My dad read to me a lot growing up: as a child, an adolescent, and as an adult. It was something I’ve always loved and very much wanted to do with Wolf.
When I worked full time, I fit in our reading time at the beginning and end of the day – usually over breakfast and again right before bed. We typically read stories somewhere between half an hour and forty-five minutes a day – an hour on a good day.
As much as we’ve prioritized reading with Wolf, we’ve never been a strict no-screen family. Since we’ve always read to him a lot, it seemed okay to let Wolf watch some shows, too. These shows were mostly on YouTube or Netflix, and almost all had some sort of educational perspective – mostly about dinosaurs, nature, or adventure. We figured that this mix would continue during our trip, with the balance tipping even more toward books.
For our first few weeks on the road, we let him watch shows when he started getting antsy on long drives. It worked okay, except that he would get so absorbed in his tablet that he’d be oblivious to the scenery and wildlife we would pass. Besides this, we noticed that his behavior was at its worst when he was watching shows – or even when he just thought they were an option.
Then, a month or so ago, Wolf was watching a show and acting up in some way that I don’t really remember now. We told him that if he continued whatever he was doing, he would get a consequence. He continued, and it must have been egregious because his consequence was permanently losing his tablet.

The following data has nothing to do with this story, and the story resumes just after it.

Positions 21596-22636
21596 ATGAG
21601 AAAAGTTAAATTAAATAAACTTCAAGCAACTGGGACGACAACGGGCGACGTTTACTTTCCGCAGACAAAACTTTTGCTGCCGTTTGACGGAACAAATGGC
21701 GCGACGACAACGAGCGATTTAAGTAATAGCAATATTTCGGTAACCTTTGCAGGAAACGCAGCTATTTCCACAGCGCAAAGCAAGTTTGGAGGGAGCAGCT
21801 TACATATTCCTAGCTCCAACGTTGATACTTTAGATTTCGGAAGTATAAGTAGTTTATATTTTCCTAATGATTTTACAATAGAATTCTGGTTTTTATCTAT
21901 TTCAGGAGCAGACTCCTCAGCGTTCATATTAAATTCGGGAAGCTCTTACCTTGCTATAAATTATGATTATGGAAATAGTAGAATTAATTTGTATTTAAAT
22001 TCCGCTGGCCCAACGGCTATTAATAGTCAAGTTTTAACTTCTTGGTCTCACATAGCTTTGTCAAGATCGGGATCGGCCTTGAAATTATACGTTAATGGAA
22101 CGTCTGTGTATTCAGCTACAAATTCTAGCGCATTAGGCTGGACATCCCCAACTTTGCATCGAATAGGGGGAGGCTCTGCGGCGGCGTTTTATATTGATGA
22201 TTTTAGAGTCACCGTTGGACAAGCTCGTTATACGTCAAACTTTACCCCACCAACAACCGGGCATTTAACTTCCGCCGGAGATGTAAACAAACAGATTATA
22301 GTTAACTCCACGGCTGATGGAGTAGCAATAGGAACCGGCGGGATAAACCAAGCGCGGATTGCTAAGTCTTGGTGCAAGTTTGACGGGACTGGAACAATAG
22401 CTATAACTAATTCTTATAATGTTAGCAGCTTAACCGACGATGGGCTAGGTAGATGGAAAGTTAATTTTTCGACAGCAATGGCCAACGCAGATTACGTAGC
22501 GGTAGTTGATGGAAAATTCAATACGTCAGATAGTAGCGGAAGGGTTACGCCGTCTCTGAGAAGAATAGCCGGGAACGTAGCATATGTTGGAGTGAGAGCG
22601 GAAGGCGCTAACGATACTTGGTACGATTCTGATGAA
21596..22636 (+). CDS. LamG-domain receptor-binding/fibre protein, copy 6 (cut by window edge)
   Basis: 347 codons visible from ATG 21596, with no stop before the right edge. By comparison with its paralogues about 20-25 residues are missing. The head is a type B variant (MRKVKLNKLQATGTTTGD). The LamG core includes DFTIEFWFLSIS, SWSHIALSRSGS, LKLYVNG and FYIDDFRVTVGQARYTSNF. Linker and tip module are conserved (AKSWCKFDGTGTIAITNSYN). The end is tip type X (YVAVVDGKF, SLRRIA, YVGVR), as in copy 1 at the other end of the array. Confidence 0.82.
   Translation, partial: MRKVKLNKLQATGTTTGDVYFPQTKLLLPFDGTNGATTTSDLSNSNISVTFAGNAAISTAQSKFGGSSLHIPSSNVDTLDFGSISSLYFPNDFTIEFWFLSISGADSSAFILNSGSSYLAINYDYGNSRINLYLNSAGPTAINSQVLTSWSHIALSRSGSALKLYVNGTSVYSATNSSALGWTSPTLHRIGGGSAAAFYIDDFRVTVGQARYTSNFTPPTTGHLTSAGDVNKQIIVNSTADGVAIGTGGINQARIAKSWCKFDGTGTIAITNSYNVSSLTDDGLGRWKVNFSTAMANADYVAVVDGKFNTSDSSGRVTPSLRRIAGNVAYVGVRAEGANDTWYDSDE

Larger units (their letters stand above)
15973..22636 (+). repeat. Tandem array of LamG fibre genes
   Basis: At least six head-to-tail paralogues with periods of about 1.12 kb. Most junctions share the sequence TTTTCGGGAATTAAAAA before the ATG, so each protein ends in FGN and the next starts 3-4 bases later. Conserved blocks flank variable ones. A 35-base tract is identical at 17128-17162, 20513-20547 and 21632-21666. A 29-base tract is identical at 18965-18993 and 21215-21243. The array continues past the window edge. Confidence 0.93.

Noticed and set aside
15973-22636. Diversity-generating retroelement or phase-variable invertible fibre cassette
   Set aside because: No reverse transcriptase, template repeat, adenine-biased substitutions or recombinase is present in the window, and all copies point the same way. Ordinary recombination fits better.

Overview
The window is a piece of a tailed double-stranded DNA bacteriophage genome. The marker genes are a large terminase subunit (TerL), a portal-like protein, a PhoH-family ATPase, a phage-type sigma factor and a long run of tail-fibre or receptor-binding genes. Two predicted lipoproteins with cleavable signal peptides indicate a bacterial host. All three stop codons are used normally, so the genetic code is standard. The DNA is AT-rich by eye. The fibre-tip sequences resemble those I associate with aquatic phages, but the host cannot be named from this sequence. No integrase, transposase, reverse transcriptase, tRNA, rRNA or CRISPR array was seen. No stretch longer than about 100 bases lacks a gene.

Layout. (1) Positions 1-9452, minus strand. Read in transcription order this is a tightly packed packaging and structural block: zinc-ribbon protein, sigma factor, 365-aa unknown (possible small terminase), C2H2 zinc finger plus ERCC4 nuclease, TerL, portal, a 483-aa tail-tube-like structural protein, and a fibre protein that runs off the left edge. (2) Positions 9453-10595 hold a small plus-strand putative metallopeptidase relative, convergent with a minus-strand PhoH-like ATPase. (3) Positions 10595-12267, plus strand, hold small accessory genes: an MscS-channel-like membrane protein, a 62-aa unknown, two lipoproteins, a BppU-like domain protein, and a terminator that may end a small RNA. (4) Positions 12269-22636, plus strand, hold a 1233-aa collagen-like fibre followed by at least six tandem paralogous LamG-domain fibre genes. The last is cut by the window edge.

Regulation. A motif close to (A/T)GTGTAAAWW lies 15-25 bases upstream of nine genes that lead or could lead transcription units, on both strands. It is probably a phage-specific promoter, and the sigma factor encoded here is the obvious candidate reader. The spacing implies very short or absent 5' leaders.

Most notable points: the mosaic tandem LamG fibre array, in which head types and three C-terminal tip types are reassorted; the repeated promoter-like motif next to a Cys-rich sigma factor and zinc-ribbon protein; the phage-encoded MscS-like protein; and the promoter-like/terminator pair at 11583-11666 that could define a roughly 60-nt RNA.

I thought this was a huge consequence. But even at the time he was surprisingly blasé about it. We took it away over a month ago, and he hasn’t missed a beat. I can’t even remember the last time he mentioned shows or asked for his tablet.
Removing shows has opened some other new creative doors for him. It hasn’t been a 1:1 exchange, either. The difference has been exponential, and somehow has unlocked a whole new side of an already creative little boy.
For one, he is doing a lot more imaginative play with his animal figurines. He can get so absorbed that an hour or more will pass before he really looks up. As I write, he is under the table engrossed in a battle between dinosaurs and LEGO ninjas. [Spoiler: Ninjas won].
He has also gotten very interested in drawing and writing. Almost every day, he takes out his pad of drawing paper, pulls out some blank pages, and staples them together to create a “book”. He then spends hours filling the books with pictures, letters, and words.
Sometimes he wants me to make a book with him. Then, we’ll come up with a fantastically silly storyline together. Like our last one, which featured lots of slime, a tragically imprisoned baby unicorn, and Wolf as the heroic rescuer. Fully illustrated, mind you.
These days, when we’re driving, we sometimes let him listen to podcasts for kids. They’re still shows, but they allow him to still experience the world around him. One of our favorite’s is NPR’s “But Why: A Podcast for Curious Kids”. We’ve also gotten into playing Audible books while driving, which we had never done before. We’ve started with “The Magic Treehouse”, which has been a big hit.
To any parents thinking of reducing or eliminating shows, I say go for it! It has been exciting and humbling to see something we imposed as a consequence turn into such a net positive for all of us.